Move to cut petrol price by over Rs20 per litre

Published April 30, 2020
Oil prices to be reduced because of slump in international market. — AFP/File
Oil prices to be reduced because of slump in international market. — AFP/File

ISLAMABAD: The prices of petroleum products in Pakistan are set for a steep fall — up to 57 per cent — on Thursday (today) for a month owing to about 30pc slump in the international oil market.

Though a decision would be announced in consultation with the International Monetary Fund (IMF) on Thursday, the Oil and Gas Regulatory Authority (Ogra) has worked out up to 57pc cut in various products’ prices with effect from May 1 based on existing tax rates.

At present benchmark Brent crude prices have plunged by a massive 30pc to $20 a barrel from about $27 per barrel on March 25 when Pakistan last revised oil prices. The Brent crude price has tumbled by almost 65pc since February 25. This is the steepest fall in oil prices in recent history.

An official told Dawn that based on existing tax rates, Ogra had calculated about Rs33.94 and Rs20.68 per litre reduction in the prices of high speed diesel (HSD) and petrol, respectively.

Oil prices to be reduced because of slump in international market

In contrast, he said, the Ministry of Finance and the Federal Board of Revenue (FBR) were trying their best to pass on about half of the price reduction calculated by Ogra to consumers and retain the remaining amount as windfall by increasing the rates of petroleum levy.

He said the finance ministry wanted to make up for revenue losses arising out of lower import parity price for crude and petroleum products and lower consumption due to the lockdown and the overall revenue shortfall it had faced in the first 10 months of the current fiscal.

The Ogra summary of workings on oil pricing seen by Dawn has proposed about 31.6pc reduction in the price of HSD. It has worked out the ex-depot price of HSD for next month at Rs73.31 from Rs107.25 at present, down Rs33.94 per litre.

Likewise, Ogra has calculated the ex-depot price of petrol for next month at Rs75.90 per litre instead of Rs96.58 at present, a reduction of 21.4pc or Rs20.68 per litre.

Similarly, the ex-depot price of kerosene has been worked out at Rs33.38 per litre instead of current rate of Rs77.45, showing a massive reduction of 56.9pc or Rs44.07 per litre.

Also, the ex-depot price of light diesel oil (LDO) has been estimated for next month at Rs37.94 per litre instead of Rs62.51 at present, a 39.3pc or Rs24.57 per litre cut.

The official said the prime minister had been told that reduction in HSD price would be great support to the agriculture sector, currently at the peak of wheat harvest, and help pull down the rate of inflation because it was the primary source of transportation in the country.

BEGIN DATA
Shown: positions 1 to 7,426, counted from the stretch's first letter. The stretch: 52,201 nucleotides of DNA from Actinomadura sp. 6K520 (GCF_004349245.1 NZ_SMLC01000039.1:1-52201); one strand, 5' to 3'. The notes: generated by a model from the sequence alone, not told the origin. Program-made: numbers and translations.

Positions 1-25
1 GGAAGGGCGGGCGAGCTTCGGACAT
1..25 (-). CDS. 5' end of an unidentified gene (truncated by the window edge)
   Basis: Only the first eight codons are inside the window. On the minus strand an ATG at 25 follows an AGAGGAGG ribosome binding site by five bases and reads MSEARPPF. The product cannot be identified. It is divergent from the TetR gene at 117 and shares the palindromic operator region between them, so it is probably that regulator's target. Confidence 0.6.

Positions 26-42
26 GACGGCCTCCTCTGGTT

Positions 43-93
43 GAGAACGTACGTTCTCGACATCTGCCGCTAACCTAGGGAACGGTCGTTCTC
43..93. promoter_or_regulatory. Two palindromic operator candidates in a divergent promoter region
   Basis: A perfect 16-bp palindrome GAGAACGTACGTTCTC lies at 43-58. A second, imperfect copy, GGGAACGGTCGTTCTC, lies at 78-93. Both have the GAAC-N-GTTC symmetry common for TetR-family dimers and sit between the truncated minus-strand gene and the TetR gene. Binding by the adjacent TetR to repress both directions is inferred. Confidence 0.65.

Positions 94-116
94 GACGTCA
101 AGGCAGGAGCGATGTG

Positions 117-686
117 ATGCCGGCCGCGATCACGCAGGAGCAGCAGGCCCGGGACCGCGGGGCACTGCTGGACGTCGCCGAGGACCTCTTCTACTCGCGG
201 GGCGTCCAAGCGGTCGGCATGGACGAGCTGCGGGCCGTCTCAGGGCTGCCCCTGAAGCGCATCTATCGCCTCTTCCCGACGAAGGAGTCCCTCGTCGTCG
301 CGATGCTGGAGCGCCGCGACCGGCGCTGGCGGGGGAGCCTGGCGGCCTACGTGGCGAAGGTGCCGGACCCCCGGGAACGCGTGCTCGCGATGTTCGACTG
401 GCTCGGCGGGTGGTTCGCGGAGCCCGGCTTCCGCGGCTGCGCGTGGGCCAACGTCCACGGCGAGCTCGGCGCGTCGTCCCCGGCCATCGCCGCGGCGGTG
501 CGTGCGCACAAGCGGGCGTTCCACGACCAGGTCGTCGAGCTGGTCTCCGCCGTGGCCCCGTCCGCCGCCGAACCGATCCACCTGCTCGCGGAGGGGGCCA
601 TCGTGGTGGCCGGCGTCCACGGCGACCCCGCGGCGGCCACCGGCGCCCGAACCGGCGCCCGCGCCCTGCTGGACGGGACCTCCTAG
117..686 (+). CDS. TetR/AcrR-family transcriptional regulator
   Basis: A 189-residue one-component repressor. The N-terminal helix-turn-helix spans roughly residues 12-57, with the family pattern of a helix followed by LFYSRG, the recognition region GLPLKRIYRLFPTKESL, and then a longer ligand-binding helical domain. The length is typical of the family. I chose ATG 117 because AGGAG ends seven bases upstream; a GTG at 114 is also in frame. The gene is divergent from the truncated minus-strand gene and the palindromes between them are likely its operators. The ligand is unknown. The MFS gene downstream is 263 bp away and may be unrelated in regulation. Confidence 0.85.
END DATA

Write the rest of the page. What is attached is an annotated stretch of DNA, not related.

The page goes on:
The government has already increased the general sales tax (GST) on all petroleum products to a standard rate of 17pc across the board to generate additional revenues.

Until January last year, the government was charging 0.5pc GST on LDO, 2pc on kerosene, 8pc on petrol and 13pc on HSD.

Besides the 17pc GST, the government has more than tripled the rate of petroleum levy on HSD in recent months to Rs24.20 per litre from Rs8 per litre. The levy on petrol has also been almost doubled to Rs18.90 per litre instead of Rs10 per litre. The petroleum levy on kerosene and LDO remains unchanged at Rs6 and Rs3 per litre, respectively.

Over the last many months, the government had been increasing petroleum levy rates to partially recoup a major revenue shortfall faced by the FBR. The levy remains in the federal kitty unlike GST that goes to the divisible pool taxes and thus about 57pc cent share is obtained by the provinces.

Petrol and HSD are two major products that generate most of revenue for the government because of their massive and growing consumption in the country.

Average petrol sales are touching 700,000 tonnes per month against monthly consumption of around 600,000 tonnes of diesel. However, the sales of petrol have dropped in recent weeks due to the lockdown imposed in the country in the wake of the coronavirus pandemic. The diesel consumption has also dropped after the lockdown but has since picked up owing to wheat harvest. The sales of kerosene and LDO are generally less than 11,000 and 2000 tonnes per month, respectively.

Last month the international oil prices had dropped by almost 52pc but the government had reduced the local prices by 12-13pc to make up for the revenue loss.

Published in Dawn, April 30th, 2020

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